Many school districts make the mistake of putting off infrastructure improvements and ambitious projects because they appear too big and costly, especially in light of the tight budgets and small IT staffs that are the norm in K–12 education. The key to taking on these initiatives is a step-by-step approach that starts with careful planning and buying the right products and services.
“Plan your upgrade strategy up front, and don’t take on more than you need to at one time. You should always be asking the question, is this good for six, eight or 10 years?” says West Islip Public Schools (WIPS) Network Administrator Amir Pathak. “Make sure that your infrastructure — connectivity, wiring closets, switches — are configured properly and installed with the thought in mind that you’ll be adding on. Our PoE switches are already in place, for example, so we won’t have to do any swapping down the road. From here I’m just building unified telephony, my messaging and my wireless and just plugging it into the infrastructure.”
Details are important when an organization is making improvements now and laying the groundwork for the future, says Zeus Kerravala, principal analyst at ZK Research. He also points to WIPS’s installation of PoE-enabled switches as an example of a decision that will yield dividends down the road.
“You’re going to see more and more things powered by PoE, things from tools like desktop video cameras to environmental systems that will allow schools to make smarter decisions about power,” he says. “It’s a great base technology to have in place, especially for schools, which tend to leave technologies in place for a long time and need to choose the ones they use carefully.”
Kerravala adds that the IT projects that most often fail, especially with unified communications technologies, are those when organizations try to do too much at once and overload their budgets, staffs and even the users, who don’t have time to understand and exploit the potential of new tools. Another key to the success of incremental deployments is putting scalable centralized management technologies, such as the Cisco Wireless Controllers at WIPS in place, he says.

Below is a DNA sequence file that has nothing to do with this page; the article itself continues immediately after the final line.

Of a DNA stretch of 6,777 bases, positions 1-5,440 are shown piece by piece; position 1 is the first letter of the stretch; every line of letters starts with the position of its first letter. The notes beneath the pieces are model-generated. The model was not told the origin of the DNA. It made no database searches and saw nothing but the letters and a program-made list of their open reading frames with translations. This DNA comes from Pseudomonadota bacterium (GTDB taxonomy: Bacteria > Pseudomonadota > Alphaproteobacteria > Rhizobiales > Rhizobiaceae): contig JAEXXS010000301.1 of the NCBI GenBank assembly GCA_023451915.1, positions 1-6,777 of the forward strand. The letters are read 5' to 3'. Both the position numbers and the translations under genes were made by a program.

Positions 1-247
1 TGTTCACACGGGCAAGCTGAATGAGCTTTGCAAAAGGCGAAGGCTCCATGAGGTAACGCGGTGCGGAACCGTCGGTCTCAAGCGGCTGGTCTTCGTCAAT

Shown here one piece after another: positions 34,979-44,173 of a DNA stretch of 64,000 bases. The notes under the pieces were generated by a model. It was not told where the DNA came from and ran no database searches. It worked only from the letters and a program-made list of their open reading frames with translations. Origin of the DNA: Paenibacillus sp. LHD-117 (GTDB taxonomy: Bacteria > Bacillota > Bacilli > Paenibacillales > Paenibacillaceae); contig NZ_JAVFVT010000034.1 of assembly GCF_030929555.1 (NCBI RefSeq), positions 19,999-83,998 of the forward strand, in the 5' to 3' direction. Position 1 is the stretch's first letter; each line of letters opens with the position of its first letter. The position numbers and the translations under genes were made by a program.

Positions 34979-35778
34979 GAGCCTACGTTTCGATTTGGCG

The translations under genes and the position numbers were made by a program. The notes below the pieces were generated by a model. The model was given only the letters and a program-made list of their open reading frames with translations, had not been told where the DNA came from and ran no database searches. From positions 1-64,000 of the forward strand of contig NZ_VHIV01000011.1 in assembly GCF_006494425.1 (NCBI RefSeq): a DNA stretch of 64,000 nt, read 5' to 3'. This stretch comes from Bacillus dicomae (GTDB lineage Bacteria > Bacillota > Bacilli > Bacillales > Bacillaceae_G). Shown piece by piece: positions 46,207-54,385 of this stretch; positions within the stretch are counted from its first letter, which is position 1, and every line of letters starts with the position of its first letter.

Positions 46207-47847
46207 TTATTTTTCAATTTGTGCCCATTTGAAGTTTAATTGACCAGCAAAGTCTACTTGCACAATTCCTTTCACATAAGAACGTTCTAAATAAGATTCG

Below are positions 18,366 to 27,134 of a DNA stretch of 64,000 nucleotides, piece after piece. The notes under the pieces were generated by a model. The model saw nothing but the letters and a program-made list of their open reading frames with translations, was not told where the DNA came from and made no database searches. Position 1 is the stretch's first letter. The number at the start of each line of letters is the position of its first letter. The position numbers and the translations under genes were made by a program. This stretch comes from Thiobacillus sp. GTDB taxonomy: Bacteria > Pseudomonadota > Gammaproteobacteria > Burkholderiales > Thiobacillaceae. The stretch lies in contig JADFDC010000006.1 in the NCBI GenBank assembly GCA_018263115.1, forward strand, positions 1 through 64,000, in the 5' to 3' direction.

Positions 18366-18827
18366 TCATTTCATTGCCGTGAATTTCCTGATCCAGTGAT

The foundations laid by the network infrastructure will be a platform for essential improvements in the WIPS technology environment, says WIPS Director of Instructional Technology Sue Huscilowitc. This school year’s interactive whiteboard installation is only the beginning of what she envisions as a steep increase in the district’s use of digital content and the tools that deliver the content. One aim of an ongoing re-evaluation of teaching and learning processes at WIPS is to see how they might be enhanced by technology, she says. WIPS is also exploring the educational possibilities of devices such as tablet computers.
“For students, technology is a given. If we want to hold their interest and teach them skills they need, we need to be on the cutting edge,” she adds. “Unfortunately, the frustrations for us are financial. Technology is moving faster than we can pay for it.”
The district is already exploring the value of a bring-your-own-device (BYOD) program for students. The expanded and improved wireless network will bring that discussion into sharper focus, says Huscilowitc. BYOD offers the possibility of lowering the cost of student computing. “It just makes sense for us to find some way so each kid can have a piece of technology to use at school.”
Pathak sees BYOD as almost inevitable for schools that serve technology-steeped students. “We’re not fighting BYOD,” he says. “We’re making sure infrastructure controls and security are in place. BYOD can be one more way to take advantage of the infrastructure we’re building.”
And there are likely many more ways to come, says WIPS Superintendent Richard Simon. “We’re really at the beginning of a fundamental change in how education is delivered,” he says. “We’ve only seen the tip of the iceberg of what we’re going to be able to do with technology in the next five to 10 years.”